With President Barack Obama's re-election, the future of his health care initiative has been all but solidified, prompting a number of low-wage employers to shift toward part-time workers, rather than providing health insurance for full-time employees.
Already, the Wall Street Journal is reporting that a number of chain hotels, restaurants and retailers have started scaling back hourly workers to 30 hours weekly, which is the threshold at which employers with more than 50 workers would have to offer a minimum level of health insurance by 2014, or begin paying a $2,000-per-worker penalty.
Our Massachusetts employment lawyers want both businesses and workers to know what the rights are of part-time workers as outlined under state law, which tends to be more stringent than federal law with regard to employee protections.
Consultants have warned some businesses that moving to more part-time labor may risk a loss of productivity, higher staff turnover and low morale.
Still, some are making the move anyway.
Although businesses here already fall under the health care overhaul signed into law in 2006 by then-Gov. Mitt Romney, we may begin to see the effects amplified once the Affordable Care Act goes into full effect next year.
The U.S. Bureau of Labor Statistics indicates that roughly 18 percent of the country's workforce is part-time, while approximately 70 percent of the nation's companies offer some form of part-time work.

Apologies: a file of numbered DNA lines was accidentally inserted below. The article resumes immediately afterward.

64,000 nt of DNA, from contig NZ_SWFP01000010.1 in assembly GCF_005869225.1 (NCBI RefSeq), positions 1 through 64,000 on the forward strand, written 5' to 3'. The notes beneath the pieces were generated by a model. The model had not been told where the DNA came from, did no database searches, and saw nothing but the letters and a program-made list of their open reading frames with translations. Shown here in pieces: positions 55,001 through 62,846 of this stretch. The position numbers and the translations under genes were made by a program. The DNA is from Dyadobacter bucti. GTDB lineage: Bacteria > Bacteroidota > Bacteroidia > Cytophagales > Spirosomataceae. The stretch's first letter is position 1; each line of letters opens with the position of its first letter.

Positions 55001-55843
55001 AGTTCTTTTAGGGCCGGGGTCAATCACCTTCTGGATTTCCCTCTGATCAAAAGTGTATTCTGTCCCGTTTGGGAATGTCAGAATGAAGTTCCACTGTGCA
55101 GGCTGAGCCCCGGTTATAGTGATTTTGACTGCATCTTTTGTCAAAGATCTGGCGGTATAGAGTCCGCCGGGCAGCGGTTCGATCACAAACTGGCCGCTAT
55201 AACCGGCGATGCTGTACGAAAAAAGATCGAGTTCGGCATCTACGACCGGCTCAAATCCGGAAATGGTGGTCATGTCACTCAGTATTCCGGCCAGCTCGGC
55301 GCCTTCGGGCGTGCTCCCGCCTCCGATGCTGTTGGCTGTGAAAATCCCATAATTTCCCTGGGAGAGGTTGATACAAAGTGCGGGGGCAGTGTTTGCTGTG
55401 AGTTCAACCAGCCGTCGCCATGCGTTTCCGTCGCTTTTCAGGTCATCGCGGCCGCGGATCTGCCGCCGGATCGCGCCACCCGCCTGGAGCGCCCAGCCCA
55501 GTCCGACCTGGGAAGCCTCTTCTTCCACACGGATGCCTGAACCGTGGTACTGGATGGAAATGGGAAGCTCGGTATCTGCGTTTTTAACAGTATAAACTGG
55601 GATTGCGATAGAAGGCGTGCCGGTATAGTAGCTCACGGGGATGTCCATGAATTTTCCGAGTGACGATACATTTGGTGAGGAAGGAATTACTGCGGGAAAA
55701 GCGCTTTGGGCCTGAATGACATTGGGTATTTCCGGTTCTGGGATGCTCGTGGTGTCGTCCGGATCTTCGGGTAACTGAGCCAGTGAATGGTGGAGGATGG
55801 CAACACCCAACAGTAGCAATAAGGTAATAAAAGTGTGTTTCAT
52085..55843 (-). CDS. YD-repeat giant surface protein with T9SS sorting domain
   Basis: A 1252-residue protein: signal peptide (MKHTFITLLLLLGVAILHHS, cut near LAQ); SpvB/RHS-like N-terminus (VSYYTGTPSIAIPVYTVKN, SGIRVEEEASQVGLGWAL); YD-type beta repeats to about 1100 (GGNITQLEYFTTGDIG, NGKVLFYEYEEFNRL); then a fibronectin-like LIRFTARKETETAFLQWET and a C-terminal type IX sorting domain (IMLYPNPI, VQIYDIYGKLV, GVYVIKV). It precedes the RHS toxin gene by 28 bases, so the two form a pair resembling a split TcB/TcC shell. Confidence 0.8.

Aside from the health care overhauls, other factors that are contributing to an increasing number of part-time employment include:
- An increasing number of people who are making a gradual transition into retirement;
- More women with children who are working;
- An increased level of entry requirements for skilled jobs, meaning people are attending school and/or training for longer.
Regardless of whether an employee is full time or part-time, the minimum wage is $8.00 hourly in Massachusetts. For tipped employees, it's $2.63 an hour.
Additionally, part-time employees are given the same kinds of considerations full-time workers would get with regard to holidays. So for example, if a paid holiday falls on a day that the part-time employee is scheduled to work, he or she should receive a day off with pay, as would a full-time worker. Similarly, if the part-time employee works that holiday, he or she should receive a pro-rated, holiday pay. (You can learn more about Massachusetts Blue Laws here.)
Part-time employees are also entitled to the same breaks as full-time workers, which is a full 30 minutes for every six hours worked.
It's worth noting that employers don't have to provide paid sick or vacation time to either full or part-time workers under state law, though an illness may fall under the federal Family Medical Leave Act.
If you have a question complying with state or federal labor laws -- or state of federal employee healthcare mandates -- contact an experienced Boston business law firm today.
The Brown Law Firm, LLC, has offices in Belmont and Boston. For a free and confidential consultation, call 617-489-0817 or contact us online.
Health-Care Law Spurs a Shift to Part-Time Workers, Nov. 4, 2012, By Julie Jargon, Louise Radnofsky and Alexandra Berzon, The Wall Street Journal
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